Caitlin H. Schroering recently won the Global Division 2017 Student Paper Competition through the Society for the Study of Social Problems. Below is the Abstract from her winning submission.
“La Vía Campesina and Standing Rock: Possibilities for Food, Water, and Climate Justice Amidst Global Expulsions?”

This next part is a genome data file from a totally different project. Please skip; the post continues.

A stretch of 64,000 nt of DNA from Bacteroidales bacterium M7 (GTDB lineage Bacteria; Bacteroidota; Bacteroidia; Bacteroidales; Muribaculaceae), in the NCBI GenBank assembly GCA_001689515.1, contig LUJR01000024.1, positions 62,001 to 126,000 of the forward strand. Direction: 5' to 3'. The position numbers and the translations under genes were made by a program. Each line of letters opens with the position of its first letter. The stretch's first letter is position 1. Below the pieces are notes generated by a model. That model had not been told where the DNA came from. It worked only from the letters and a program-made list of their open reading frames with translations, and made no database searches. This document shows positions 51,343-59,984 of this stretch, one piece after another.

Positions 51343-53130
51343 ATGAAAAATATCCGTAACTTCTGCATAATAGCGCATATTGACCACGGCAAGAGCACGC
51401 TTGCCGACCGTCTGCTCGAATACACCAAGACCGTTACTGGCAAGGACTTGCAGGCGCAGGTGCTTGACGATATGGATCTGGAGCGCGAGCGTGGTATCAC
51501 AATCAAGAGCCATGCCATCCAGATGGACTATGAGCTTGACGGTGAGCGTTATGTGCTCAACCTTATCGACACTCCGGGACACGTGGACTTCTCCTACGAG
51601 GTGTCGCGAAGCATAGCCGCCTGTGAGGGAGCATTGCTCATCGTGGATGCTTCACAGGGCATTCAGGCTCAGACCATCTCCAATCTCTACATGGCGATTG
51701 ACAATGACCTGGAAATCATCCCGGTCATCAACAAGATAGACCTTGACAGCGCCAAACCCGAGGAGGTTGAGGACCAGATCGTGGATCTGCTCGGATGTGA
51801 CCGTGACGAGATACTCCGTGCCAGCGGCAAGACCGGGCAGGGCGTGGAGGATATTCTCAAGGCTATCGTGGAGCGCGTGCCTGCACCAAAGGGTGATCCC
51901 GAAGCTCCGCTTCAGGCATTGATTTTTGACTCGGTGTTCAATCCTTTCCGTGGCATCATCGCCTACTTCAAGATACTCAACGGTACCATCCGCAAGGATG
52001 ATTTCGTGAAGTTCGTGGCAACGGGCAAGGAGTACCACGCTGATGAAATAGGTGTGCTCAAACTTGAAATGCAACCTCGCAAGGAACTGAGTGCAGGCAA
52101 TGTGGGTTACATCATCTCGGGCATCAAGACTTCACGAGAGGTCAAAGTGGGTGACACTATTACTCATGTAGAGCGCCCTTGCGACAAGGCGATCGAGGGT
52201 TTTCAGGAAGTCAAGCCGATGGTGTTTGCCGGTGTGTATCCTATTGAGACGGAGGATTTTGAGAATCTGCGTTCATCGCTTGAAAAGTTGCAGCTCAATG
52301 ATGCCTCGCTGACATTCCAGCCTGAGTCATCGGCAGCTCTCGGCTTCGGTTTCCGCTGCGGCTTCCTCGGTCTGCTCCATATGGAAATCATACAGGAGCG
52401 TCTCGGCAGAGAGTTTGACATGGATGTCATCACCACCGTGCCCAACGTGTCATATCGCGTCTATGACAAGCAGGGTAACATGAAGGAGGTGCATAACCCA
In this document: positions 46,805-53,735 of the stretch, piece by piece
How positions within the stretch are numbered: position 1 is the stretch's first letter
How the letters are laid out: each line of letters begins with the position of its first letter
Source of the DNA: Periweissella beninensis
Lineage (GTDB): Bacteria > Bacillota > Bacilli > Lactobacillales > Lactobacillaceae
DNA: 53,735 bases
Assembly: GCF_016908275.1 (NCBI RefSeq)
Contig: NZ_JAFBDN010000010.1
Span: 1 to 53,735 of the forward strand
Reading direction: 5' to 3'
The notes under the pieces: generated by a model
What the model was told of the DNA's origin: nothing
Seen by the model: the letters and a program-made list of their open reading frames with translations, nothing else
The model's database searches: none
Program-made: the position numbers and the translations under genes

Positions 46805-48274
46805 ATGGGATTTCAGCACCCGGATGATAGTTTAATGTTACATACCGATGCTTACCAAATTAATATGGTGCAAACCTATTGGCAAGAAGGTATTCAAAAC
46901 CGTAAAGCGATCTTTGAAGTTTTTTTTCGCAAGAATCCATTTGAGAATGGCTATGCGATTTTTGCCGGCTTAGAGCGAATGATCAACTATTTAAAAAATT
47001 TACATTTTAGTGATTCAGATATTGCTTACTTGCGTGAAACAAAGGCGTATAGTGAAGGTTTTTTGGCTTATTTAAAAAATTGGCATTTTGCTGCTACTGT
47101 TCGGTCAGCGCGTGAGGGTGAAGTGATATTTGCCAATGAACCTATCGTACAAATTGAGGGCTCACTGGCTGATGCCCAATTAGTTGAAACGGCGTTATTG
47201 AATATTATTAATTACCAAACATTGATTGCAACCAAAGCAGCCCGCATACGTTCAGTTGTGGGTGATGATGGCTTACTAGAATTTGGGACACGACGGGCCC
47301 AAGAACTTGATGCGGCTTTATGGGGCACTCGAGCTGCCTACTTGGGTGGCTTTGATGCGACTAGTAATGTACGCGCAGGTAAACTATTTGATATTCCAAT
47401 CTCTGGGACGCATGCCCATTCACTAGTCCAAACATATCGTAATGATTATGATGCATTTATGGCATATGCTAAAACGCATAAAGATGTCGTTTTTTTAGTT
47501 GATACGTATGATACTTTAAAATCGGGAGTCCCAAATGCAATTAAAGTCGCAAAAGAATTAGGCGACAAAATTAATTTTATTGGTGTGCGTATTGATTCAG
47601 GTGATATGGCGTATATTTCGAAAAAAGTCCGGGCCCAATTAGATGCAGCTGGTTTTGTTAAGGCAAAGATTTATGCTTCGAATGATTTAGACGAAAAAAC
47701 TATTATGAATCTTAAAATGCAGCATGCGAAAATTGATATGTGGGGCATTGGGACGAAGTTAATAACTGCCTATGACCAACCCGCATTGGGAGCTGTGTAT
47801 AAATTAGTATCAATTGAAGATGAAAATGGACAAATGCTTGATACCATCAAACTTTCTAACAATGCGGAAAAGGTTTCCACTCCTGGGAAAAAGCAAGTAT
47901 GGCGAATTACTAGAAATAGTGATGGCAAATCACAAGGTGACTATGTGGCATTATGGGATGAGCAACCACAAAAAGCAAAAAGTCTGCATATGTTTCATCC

Saskia Sassen (2014) writes that we live in a time of “expulsions” of people and the biosphere, caused by advanced capitalism and speculative finance. In this paper, I conduct a preliminary examination of two movements: La Vía Campesina and the resistance efforts at Standing Rock against the Dakota Access Pipeline. These two movements are each fighting for an alternate knowledge system—a different world. Drawing from the website and position papers of the transnational movement La Vía Campesina, I observe that their efforts show a convergence of food sovereignty, water justice, and climate justice. The movement asserts that they are in a struggle against corporations and states which seek to destroy the right to self-determination and lifeways. Drawing from mainstream and alternative/activist news sources, I begin a preliminary examination of how the resistance at Standing Rock is an example of a transnational social movement for human rights and the right to self-determination, as well as for environmental and climate justice. Both La Vía Campesina and the resistance to the Dakota Access Pipeline at Standing Rock are reactions to a world-system that dispossesses people and destroys the environment; these are environmental social movements that challenge the existing order and offer examples of what a new system could look like. Utilizing Mangala Subramaniam’s work on water privatization, David Harvey’s concept of “accumulation by dispossession,” and Oscar Olivera's chronicle of the opposition against water privatization in Bolivia, I assert and demonstrate that this is an example of a movement emerging from the “spaces of the expelled” to counter the systemic forces of expulsion that Sassen describes. I also apply Karl Zimmerer’s (2015) concept of “not-quite-neoliberal” to examine how resistance movements can arise out of oppressive or marginalizing policies to form new types of political ecologies that advance possibilities for climate justice. I submit that these movements present new prospects of global solidarity networks for food, water, and climate justice.